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Anna, Reptile Expert, Biologist
Category: Reptile
Satisfied Customers: 11424
Experience:  Have owned turtles, snakes, amphibians, and lizards. Study and provide habitat for wild herps.
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We have a veiled that we just noticed a knob on s nd knee.

Customer Question

We have a young veiled that we just noticed a knob on his hind knee. He still moves fine with it, but the range of motion is slightly impaired compared to the other leg.
Please advise. Thank you.
Submitted: 1 year ago.
Category: Reptile
Expert:  Anna replied 1 year ago.

Hello and welcome. I apologize that no one has responded to you sooner. Different experts come on at various times. I just logged on and saw your question. My name is ***** ***** I'm a biologist with a special interest in reptiles. I'm sorry to hear of this problem. If you still need help, some additional information will be useful. What brand and size of UVB light do you have? Is it a coil or a straight tube style? How old is the bulb? Does Benny regularly receive a calcium supplement? What temperatures do you maintain under the basking light and on the cool side of the cage? Thank you.

Customer: replied 1 year ago.
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Customer: replied 1 year ago.
He was smooshed in that container. Felt really bad for him. Usually they ship in a quart container. Wondering if it was an injury related to that......
Customer: replied 1 year ago.
We have been dusting his crickets with D3.
Customer: replied 1 year ago.
Weird not seeing my response email to you. His basking area is around 85. He's brand new and so is all of his gear including cage and lights. At night we turn the heat (ambient) off to drop it down to around 70.
Expert:  Anna replied 1 year ago.

Thank you for getting back to me. There is something strange going on with responses - I was just notified of your response. I'm working on your answer now, and will post it as soon as I have it put together and typed up. I'll be back shortly.

Expert:  Anna replied 1 year ago.

Thank you for waiting. Shipped reptiles do often arrive in less than perfect shape. That knob could be the result of an injury that caused some swelling. However, such swelling can also be the result of early Metabolic Bone Disease (MBD. It's possible the seller didn't have a UVB light on him, or wasn't providing calcium. If there is a minor injury, the swelling should go down in a day or two. If it's MBD, it can be reversed over a period of weeks by providing UVB light and calcium. I realize many pet stores and even breeders recommend calcium with D3 in it, but I strongly prefer plain calcium with a good UVB light (so the body can make its own D). Supplementing with D3 can cause kidney disease and neurological disorders. Kidney disease caused by too much D3 can lead to deposits of uric acid in the joints, causing swelling and mobility problems. You can read more about D3 and kidney disease here:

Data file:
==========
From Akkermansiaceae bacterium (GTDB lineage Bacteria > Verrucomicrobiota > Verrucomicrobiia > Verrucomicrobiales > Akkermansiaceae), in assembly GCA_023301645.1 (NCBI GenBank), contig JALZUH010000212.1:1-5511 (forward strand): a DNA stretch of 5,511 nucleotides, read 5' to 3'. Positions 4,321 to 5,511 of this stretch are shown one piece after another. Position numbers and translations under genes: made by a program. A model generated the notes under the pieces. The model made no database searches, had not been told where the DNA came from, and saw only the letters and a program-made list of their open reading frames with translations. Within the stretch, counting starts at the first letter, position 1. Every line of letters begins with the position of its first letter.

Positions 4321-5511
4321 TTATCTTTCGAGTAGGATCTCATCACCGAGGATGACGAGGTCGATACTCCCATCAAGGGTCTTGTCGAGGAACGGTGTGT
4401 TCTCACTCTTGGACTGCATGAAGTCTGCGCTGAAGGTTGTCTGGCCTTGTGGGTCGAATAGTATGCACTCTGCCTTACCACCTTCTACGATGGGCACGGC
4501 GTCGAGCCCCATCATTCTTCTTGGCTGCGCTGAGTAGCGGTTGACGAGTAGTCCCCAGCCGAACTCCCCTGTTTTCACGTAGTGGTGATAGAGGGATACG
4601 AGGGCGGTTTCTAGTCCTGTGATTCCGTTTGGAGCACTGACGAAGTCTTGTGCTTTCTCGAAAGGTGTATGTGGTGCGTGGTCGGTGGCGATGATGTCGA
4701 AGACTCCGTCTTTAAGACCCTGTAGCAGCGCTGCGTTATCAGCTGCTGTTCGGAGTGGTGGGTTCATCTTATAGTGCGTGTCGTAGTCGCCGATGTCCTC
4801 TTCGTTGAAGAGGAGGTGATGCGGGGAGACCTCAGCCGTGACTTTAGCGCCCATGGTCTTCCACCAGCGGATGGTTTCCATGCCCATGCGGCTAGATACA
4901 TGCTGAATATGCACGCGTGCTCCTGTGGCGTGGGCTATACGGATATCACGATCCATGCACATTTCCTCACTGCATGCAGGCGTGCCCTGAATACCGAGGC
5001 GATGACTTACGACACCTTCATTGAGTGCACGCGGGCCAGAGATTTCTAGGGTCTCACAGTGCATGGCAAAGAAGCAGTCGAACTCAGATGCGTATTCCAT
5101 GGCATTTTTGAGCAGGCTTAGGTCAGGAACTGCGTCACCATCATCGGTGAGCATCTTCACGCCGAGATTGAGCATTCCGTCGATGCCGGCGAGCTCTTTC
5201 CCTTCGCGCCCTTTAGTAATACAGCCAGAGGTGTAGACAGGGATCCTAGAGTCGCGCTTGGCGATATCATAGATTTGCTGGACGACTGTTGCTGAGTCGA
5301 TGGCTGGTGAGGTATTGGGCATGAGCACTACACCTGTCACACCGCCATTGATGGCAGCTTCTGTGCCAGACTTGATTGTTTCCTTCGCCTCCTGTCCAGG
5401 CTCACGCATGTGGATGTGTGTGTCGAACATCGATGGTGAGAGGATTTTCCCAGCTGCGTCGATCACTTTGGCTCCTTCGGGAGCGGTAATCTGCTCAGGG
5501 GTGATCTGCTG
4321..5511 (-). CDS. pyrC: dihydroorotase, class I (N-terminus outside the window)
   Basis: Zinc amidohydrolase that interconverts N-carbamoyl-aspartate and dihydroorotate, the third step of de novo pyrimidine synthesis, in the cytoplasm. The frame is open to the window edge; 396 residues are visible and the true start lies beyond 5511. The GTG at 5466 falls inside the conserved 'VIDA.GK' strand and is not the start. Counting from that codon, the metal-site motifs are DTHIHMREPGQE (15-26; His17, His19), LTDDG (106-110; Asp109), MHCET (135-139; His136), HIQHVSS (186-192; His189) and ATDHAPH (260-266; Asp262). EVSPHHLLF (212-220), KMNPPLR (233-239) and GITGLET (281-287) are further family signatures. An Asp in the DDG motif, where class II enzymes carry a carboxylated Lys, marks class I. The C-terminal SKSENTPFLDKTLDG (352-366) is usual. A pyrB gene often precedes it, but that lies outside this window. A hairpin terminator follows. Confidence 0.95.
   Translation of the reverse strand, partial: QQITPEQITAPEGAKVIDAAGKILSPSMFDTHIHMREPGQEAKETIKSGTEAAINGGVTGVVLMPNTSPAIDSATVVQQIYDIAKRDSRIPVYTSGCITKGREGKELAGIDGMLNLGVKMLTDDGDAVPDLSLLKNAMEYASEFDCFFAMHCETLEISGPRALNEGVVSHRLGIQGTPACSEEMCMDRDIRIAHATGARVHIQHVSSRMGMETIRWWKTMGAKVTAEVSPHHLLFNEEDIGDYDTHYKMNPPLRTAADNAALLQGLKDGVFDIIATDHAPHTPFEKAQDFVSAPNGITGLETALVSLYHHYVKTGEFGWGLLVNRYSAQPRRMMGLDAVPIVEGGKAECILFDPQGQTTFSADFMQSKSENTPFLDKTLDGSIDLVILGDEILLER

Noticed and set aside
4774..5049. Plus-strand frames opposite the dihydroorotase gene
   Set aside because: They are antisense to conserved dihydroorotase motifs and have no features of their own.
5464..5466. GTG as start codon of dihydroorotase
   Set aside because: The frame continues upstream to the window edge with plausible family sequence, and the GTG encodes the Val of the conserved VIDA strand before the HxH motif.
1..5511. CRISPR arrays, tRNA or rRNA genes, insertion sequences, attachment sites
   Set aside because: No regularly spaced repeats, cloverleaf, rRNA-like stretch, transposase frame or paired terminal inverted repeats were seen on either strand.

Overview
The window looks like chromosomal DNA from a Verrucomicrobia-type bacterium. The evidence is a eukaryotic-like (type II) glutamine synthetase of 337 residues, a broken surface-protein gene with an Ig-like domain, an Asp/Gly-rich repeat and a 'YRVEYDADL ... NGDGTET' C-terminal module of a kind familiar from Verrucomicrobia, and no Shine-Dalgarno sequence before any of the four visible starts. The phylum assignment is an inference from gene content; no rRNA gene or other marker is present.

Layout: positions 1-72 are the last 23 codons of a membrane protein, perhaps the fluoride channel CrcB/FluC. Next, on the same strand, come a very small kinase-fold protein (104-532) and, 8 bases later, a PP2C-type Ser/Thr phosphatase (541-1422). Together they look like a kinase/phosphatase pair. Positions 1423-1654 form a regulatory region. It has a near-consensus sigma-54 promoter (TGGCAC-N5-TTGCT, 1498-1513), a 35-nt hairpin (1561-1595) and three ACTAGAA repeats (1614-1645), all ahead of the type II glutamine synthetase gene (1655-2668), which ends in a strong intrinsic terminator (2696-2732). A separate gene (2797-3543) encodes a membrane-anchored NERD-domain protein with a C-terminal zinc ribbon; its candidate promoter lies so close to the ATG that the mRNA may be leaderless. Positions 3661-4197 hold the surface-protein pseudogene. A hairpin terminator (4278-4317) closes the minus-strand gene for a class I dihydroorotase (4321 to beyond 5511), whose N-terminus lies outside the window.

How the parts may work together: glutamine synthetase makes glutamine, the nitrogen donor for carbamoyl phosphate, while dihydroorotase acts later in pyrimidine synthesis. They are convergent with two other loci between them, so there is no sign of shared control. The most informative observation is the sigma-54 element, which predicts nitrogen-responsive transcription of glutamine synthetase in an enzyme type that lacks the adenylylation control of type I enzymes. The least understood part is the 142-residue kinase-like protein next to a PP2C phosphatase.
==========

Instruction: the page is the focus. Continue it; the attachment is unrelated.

If you can't find plain calcium locally, here is an online source:

While it doesn't have anything to do with the knob, I do recommend that you adjust your temperatures a little.

Chameleons are adaptable to temperature extremes in their wild habitat, but there they can move around to find warmer or cooler spots. In a cage they have no choice. The coldest part of the cage should be 82.5*F. There should be a warm basking area that is kept at 89*F to 113*F. That sounds hot to us, but to a chameleon, it is just right. At night the temperature can be allowed to drop to 72*F to 79*F. Use a good digital probe thermometer to measure the temperature. You can adjust the temperature by raising or lowering the fixture or by changing the bulb to one with higher or lower wattage. If you have to lower the fixture, don't put it so low that your chameleon can touch it and be burned.

You may also want to consider having a reptile vet examine this little guy. the vet could actually feel that knob and perhaps x-ray it to find out exactly what is going on in there. It's a good idea to have any new lizard examined soon after purchase anyway, but when there's any kind of symptom, it's even more important. If you don't already ahve a vet, this link will take you to a directory of reptile vets:

If you have more questions, let me know in a REPLY. I hope Benny will thrive for you.


My goal is to provide you with excellent service – if you feel you have gotten anything less, please reply back, I am happy to address follow-up questions. Please remember to rate my service only after you have all the information you need. Thank you!

Expert:  Anna replied 1 year ago.

Hello again. do you need any additional information?

Customer: replied 1 year ago.
Anna, the lights we have are two 100v uvb's and a 50watt
Expert:  Anna replied 1 year ago.

Thanks. UVB lights have a percent output and that's how we measure them. It's usually 10.0 or 5.0. Do you know what yours is? Or, if you can give me the brand name (usually printed somewhere on the tube), I can find out for you.